• Refrain from discarding absentee ballots on the basis of errors or technicalities
  • Permit more than one early vote center and secure drop box per county

Guns in Schools

SB 317 explicitly exempts Ohio school districts from current State law which prohibits school staff from carrying lethal weapons on school grounds unless the person has completed approved basic peace officer training (over 700 hours) or has completed at least 20 years as a peace officer.  This bill would enable districts to arm teachers and staff with no or minimal firearms training. SB 317 expressly overrules an appellate court decision that the Madison County Local Schools was violating state law by authorizing “volunteers” who had completed only 24 hours of training to carry concealed firearms on school grounds. That decision is currently being appealed by the school district to the Ohio Supreme Court. Here is the bill analysis prepared by the Ohio Legislative Services Commission:  https://www.legislature.ohio.gov/download?key=13914&format=pdf

Please consider asking the Committee to vote the bill down altogether. Here are some talking points for your email or phone call:

  • Introducing more guns into schools increases the risk of students being shot
  • Even highly trained police confirm that their ability to shoot accurately decreases significantly during gunfights with perpetrators.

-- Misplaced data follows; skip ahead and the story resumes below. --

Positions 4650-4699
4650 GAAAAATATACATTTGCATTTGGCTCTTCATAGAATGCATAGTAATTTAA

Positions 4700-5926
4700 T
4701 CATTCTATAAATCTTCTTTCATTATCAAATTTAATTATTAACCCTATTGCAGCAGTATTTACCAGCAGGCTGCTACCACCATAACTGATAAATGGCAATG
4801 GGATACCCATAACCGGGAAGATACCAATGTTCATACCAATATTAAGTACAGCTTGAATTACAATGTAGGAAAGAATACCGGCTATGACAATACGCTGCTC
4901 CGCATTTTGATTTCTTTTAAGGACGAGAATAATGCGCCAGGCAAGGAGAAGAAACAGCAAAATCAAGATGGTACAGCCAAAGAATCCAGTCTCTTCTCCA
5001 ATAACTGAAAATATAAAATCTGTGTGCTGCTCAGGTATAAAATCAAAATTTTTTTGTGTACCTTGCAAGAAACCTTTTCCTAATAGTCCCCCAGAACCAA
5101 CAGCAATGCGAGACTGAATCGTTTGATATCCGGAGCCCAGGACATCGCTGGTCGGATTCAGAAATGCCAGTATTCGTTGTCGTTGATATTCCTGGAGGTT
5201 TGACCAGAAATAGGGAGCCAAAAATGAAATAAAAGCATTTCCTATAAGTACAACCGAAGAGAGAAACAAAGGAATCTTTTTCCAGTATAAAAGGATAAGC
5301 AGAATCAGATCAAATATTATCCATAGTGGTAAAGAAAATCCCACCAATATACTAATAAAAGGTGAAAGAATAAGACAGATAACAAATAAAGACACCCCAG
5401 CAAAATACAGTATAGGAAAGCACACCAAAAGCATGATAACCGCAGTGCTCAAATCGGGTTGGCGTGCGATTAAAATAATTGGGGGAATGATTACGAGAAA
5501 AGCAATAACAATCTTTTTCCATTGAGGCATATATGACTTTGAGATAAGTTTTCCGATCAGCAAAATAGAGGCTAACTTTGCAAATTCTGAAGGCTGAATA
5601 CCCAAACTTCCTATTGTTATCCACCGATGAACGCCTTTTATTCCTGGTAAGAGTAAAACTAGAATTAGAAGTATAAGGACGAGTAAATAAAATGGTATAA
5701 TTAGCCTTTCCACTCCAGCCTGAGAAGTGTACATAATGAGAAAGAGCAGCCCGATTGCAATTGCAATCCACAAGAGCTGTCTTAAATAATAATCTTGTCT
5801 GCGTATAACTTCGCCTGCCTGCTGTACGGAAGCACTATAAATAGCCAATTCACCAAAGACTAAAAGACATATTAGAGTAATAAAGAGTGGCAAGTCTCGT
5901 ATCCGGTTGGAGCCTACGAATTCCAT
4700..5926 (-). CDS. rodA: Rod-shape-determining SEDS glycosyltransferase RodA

• The risk of being shot by school staff is greatest for students of color
  • School shooters in the US have all exhibited warning signs before the attack.
  • Red flag laws to disarm people who show a risk to themselves or others would do far more to keep students safe than introducing more guns into schools.

Find your senator here: https://www.legislature.ohio.gov/legislators/district-maps. To email your senator, type his or her last name, followed by @ohiosenate.gov

Here are the phone numbers of the members of the Senate Government Oversight and Reform Committee. Phone calls from constituents are counted, and have real impact!

Bill Coley, Chair 614-466-8072
Matt Huffman, Co-Chair 614-466-7584
Hearcel Craig, Ranking Minority Member 614-466-5131
Teresa Fedor 614-466-5304
Theresa Gavarone 614-466-8060
Frank Hoagland 614-466-6508
Rob McColley 614-466-8150
Bob Peterson 614-466-8156
Kristina Roegner 614-466-4823
Cecil Thomas 614-466-5980

Research supporting points on preventing gun violence in schools:

1.  Keeping Our Schools Safe, A Plan for Preventing Mass Shootings and Ending All Gun Violence in American Schools, https://everytownresearch.org/reports/keeping-our-schools-safe-a-plan-to-stop-mass-shootings-and-end-all-gun-violence-in-american-schools/#foot_note_28 and accompanying text, showing, among other things, that school shooters in the US have all exhibited warning signs before the attack), citing
https://www.secretservice.gov/data/protection/ntac/Protecting_Americas_Schools.pdf, p. 5, and
3.  Giffords Center, Every Incident of Mishandled Guns in Schools,


Ariel Miller is a member of Ascension & Holy Trinity, Wyoming.